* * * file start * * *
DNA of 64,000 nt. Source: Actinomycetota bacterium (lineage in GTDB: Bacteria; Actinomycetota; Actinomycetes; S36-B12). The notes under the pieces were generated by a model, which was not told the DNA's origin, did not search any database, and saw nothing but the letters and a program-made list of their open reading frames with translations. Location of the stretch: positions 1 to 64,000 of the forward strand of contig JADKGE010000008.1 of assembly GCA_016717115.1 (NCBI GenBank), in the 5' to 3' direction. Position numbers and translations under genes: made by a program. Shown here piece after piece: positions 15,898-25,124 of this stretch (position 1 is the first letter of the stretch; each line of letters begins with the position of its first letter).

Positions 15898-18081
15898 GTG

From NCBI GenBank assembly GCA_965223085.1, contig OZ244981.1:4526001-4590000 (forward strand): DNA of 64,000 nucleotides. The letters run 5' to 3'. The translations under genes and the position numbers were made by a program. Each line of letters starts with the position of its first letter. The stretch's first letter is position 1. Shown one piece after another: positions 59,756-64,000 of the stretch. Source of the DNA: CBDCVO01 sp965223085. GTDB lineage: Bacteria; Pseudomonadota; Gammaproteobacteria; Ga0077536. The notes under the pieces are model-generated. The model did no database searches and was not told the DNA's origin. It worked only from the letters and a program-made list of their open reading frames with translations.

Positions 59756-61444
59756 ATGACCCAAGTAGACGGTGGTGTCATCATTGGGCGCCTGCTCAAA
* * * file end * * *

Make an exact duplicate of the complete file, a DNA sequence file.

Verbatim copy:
DNA of 64,000 nt. Source: Actinomycetota bacterium (lineage in GTDB: Bacteria; Actinomycetota; Actinomycetes; S36-B12). The notes under the pieces were generated by a model, which was not told the DNA's origin, did not search any database, and saw nothing but the letters and a program-made list of their open reading frames with translations. Location of the stretch: positions 1 to 64,000 of the forward strand of contig JADKGE010000008.1 of assembly GCA_016717115.1 (NCBI GenBank), in the 5' to 3' direction. Position numbers and translations under genes: made by a program. Shown here piece after piece: positions 15,898-25,124 of this stretch (position 1 is the first letter of the stretch; each line of letters begins with the position of its first letter).

Positions 15898-18081
15898 GTG

From NCBI GenBank assembly GCA_965223085.1, contig OZ244981.1:4526001-4590000 (forward strand): DNA of 64,000 nucleotides. The letters run 5' to 3'. The translations under genes and the position numbers were made by a program. Each line of letters starts with the position of its first letter. The stretch's first letter is position 1. Shown one piece after another: positions 59,756-64,000 of the stretch. Source of the DNA: CBDCVO01 sp965223085. GTDB lineage: Bacteria; Pseudomonadota; Gammaproteobacteria; Ga0077536. The notes under the pieces are model-generated. The model did no database searches and was not told the DNA's origin. It worked only from the letters and a program-made list of their open reading frames with translations.

Positions 59756-61444
59756 ATGACCCAAGTAGACGGTGGTGTCATCATTGGGCGCCTGCTCAAA